Everyone in Starkfield, Massachusetts, knows Ethan Frome and his tragic story—everyone but the narrator, who has arrived to work on an engineering project in nearby Corbury Junction. He gleans what he can in bits and pieces from the people in town with whom he comes in contact.
When he sees Ethan for the first time, he is stunned at this “ruin of a man.” Ethan is taller than most people in town, and he has a “lameness checking each step like the jerk of a chain.” He has the look of someone who has lived a lot but would rather not have done so; though he is only fifty-two, Ethan seems much older since the “smash-up” twenty-four years ago. The narrator sees Ethan come to the post office every day to pick up his mail, though he rarely receives anything more than the local newspaper. Occasionally he carelessly pockets an envelope with the name Mrs. Zeena (or Zenobia) Frome from a patent medicine company. Although people say hello to Ethan, few engage him in conversation. When Harmon Gow tells the narrator that the Fromes are a sturdy bunch and he will probably live to be a hundred, the narrator exclaims, “He looks as if he was dead and in hell now!” Harmon explains that Ethan was an only child growing up in this bleak, New England town from which “most of the smart ones get away.”
The narrator has his lodgings in the mansion home Mrs. Ned Hale (Ruth) shares with her mother. Ruth gossips and expresses her views regarding almost everything, but she will not gossip about Ethan Frome. When the engineer asks Harmon Gow about Mrs. Hale’s reluctance to speak of Ethan, he is told that Ruth was the first one to see them and probably cannot bear to speak of it. His landlady’s reticence to speak coupled with his personal contact with Ethan make the narrator eager to understand this man’s life.
Dennis Eady arranges for the engineer’s ride to the train station at Corbury Flats. A local epidemic hits the town and spreads to the stables. For several days, the narrator has no way to get to the train depot; Eady suggests that Ethan may be interested in a little extra money and would probably drive him to the station. When the newcomer is surprised at the suggestion, Eady explains that the Frome farm and mill was never a prosperous operation, but Ethan’s parents made matters worse toward the end of their lives. Ethan’s father got kicked in the head and “gave away money like Bible texts” in his final days. Then his mother turned “queer” and needed help for the rest of her lingering life. Zeena came to help. For more than twenty years, the farm has done little more than allow Ethan to eke out a meager existence.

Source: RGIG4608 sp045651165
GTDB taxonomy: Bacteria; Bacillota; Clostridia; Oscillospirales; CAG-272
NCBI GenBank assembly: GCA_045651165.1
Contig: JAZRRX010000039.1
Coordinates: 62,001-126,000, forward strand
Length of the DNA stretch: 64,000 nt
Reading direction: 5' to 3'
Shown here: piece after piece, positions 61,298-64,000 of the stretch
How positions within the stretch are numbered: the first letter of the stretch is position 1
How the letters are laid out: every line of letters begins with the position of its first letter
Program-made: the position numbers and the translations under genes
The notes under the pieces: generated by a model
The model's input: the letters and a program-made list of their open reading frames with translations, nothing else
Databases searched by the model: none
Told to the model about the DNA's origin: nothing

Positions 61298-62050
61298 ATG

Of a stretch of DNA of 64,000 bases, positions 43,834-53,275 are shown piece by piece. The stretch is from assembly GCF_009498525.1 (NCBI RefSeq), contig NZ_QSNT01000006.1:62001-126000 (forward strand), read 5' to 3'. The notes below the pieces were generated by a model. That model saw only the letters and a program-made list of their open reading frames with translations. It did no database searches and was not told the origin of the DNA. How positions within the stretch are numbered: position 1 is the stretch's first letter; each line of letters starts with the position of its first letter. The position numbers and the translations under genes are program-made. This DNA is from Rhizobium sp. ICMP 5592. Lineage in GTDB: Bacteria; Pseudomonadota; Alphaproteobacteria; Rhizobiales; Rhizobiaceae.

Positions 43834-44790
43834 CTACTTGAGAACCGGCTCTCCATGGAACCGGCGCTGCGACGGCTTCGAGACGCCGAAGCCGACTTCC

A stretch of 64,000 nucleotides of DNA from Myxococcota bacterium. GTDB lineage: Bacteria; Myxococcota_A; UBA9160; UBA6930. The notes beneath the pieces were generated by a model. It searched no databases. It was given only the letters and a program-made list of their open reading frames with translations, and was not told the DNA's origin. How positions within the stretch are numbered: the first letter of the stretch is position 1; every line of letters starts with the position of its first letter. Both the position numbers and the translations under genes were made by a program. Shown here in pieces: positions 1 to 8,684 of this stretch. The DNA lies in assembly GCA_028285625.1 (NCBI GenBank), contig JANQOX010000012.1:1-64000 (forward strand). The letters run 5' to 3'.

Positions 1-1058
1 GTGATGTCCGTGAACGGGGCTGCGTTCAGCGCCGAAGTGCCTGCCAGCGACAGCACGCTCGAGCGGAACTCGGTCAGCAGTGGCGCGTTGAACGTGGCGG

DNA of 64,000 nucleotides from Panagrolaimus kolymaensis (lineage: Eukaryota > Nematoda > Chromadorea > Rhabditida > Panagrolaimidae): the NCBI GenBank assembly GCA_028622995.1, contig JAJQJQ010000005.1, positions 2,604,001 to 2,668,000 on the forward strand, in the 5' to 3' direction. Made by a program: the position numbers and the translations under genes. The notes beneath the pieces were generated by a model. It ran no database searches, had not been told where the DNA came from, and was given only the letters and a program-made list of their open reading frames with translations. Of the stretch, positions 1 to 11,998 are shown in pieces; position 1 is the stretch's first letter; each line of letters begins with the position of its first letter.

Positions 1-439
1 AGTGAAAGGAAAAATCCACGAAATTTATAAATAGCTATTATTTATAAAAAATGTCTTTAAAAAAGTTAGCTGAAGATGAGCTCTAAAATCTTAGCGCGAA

The next morning, Ethan and his sad-looking horse come to pick up the engineer. He delivers the narrator faithfully to and from the train depot for the next week. Each journey is only three miles, but the trip takes almost an hour each way. Ethan is taciturn but not unfriendly; he is simply living in a “depth of moral isolation too remote for casual access.” Several times, though, the narrator gets a glimpse of something more. Once the narrator mentions going to Florida for an engineering job, and Ethan remarks that he has been there. He says that for a time he could remember what it was like but “now it’s all snowed under.” Another time the engineer inadvertently leaves a science book in the sleigh; when he...
(The entire section is 927 words.)